The vast majority of that investment will be in office buildings. “Generally offices have been the biggest market for smart building tech. That’s because offices are high end, rents are high,” Joseph Aamidor, founder of Aamidor Consulting said. “There’s a lot of costs in running offices that lead owners to invest in tech to reduce those costs. Offices historically are where you see the most uptake.”
While offices have certainly invested in technology, there is plenty of room for improvement. “LEDs are beyond peak adoption, we’re probably already done with LEDs,” Aamidor said. “In terms of sensors, that’s still early. HVAC controls in general, that continues to be a big area, at least within operating. There’s a lot of waste. HVAC usage can be 40 plus percent of a building’s energy consumption, so any efficiencies you can create can be significant.”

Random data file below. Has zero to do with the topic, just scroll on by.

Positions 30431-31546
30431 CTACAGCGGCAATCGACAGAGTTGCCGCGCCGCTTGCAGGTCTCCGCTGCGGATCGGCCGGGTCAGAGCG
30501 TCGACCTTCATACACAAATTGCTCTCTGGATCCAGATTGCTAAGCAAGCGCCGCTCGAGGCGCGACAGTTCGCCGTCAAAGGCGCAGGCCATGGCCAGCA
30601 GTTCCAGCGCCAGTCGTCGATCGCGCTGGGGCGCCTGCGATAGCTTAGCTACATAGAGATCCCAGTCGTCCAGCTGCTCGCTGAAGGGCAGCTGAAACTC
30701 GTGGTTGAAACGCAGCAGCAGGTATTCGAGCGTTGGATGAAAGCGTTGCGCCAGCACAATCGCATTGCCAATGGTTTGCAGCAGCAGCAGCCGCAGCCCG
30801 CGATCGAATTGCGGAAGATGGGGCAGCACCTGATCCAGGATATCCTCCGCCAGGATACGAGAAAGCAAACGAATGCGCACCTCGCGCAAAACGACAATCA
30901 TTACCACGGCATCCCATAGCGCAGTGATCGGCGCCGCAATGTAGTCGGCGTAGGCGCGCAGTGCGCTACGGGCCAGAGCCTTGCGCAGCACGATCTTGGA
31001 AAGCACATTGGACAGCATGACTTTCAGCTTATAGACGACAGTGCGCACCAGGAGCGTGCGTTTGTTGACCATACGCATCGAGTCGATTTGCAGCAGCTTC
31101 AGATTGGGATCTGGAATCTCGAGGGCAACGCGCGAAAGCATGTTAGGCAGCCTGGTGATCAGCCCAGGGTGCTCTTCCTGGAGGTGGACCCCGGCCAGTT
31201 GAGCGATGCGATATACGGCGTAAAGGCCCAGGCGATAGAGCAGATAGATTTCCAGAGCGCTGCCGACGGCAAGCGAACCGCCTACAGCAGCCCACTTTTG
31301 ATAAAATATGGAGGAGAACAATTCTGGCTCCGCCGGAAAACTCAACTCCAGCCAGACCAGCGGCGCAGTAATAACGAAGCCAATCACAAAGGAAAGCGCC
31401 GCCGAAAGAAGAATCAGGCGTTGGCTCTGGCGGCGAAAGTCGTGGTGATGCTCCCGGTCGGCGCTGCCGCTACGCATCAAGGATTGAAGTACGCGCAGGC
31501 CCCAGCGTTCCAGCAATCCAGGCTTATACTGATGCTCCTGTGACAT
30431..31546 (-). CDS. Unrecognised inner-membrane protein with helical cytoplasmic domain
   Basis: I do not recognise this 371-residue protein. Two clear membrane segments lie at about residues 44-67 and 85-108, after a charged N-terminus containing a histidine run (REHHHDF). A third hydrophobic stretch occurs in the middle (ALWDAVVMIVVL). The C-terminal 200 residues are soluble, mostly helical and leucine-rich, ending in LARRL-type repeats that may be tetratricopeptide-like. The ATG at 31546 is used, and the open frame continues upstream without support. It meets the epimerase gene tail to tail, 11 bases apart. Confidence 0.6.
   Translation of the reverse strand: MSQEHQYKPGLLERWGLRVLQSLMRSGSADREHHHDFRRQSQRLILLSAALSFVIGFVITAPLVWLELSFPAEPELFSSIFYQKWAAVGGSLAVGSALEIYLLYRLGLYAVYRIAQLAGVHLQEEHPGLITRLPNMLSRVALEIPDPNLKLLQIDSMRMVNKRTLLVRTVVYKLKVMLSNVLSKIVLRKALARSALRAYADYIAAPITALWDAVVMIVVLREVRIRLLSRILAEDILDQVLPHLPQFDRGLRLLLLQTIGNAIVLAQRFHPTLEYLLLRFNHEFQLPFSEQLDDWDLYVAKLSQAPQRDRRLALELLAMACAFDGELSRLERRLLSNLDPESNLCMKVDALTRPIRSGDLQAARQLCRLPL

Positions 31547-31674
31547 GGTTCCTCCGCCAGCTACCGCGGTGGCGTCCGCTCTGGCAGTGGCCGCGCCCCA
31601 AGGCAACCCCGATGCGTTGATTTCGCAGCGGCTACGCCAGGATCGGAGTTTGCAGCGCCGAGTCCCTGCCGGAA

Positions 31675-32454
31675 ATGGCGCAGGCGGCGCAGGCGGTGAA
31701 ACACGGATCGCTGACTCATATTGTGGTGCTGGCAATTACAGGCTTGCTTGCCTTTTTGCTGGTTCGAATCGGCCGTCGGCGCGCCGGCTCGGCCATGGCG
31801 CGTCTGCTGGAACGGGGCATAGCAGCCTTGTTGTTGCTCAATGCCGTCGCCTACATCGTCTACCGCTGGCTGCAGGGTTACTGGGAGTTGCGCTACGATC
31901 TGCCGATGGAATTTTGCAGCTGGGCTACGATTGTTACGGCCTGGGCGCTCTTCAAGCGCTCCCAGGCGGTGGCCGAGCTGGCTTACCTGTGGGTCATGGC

So far, much of the marketing around smart buildings has been targeting landlords looking for a better NOI. But many of these same technologies can also create a much better user experience. When it comes to these kinds of technologies owners are unlikely to make big investments that their tenants aren’t demanding. “We have to create smart workspaces before we create smart buildings,” Coman explained. That means going to tenants, not owners, to show them how technology can be leveraged to meet their corporate goals.